Victor Davis Hanson pens another gem on the difference between teachers and other workers.
I was surprised to learn that the VDH was a farmer before and while he was a teacher and a professor. Who better to compare and contrast both worlds than someone who has done both.
Here is one of my favorite graphs from the article:
“There was no sick leave for the self-employed. A day with the flu meant the amount of work to do the next day doubled. Weekly compensation was not compensation at all, but rather an advance on an operating loan from the bank: If the crop came in and sold, and if at the end of the year such income exceeded expenses (I remember my first year, in 1980, we borrowed at 17 percent, and prices for everything from sulfur to fertilizer went up 10 to 15 percent in mere months), then one earned something for the year’s aggregate labor. If not (as in 1983, when, without explanation, the price of raisins crashed from $1,200 to $450 a ton), then one not merely earned nothing, but in effect paid for the privilege of working — a common, humiliating fate for the strapped pizza-parlor owner, the independent window-cleaner, or the car dealer. I figured that the 1983–84 operating losses meant that I owed the bank about $12 an hour for each hour I had driven the tractor, pruned, or irrigated, the entire time unknowingly paying for the privilege of hard physical labor. Again, all that is too familiar for legions of realtors, insurance salesmen, contractors, and the variously self-employed.”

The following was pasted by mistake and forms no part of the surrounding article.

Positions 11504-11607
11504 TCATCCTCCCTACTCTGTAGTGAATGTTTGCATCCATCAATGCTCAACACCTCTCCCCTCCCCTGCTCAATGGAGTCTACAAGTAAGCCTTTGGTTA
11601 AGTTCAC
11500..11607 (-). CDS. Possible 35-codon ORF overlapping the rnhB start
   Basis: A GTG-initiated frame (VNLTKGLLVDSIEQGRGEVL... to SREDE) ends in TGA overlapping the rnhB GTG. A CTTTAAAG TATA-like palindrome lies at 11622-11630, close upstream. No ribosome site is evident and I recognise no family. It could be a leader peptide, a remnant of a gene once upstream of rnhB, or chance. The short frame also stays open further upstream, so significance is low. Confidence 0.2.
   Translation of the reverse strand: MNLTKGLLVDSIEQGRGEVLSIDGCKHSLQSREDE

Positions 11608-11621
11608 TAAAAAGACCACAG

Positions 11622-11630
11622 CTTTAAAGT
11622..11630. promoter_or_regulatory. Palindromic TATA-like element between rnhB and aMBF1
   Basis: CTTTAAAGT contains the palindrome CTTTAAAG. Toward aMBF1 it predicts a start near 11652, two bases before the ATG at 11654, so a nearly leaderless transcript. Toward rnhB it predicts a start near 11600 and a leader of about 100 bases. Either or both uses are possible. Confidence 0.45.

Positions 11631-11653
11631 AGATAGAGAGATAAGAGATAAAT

It’s long but I highly recommend the whole thing. I think I’ll keep a copy of this handy for every time I come across a teacher who complains about their lot in life.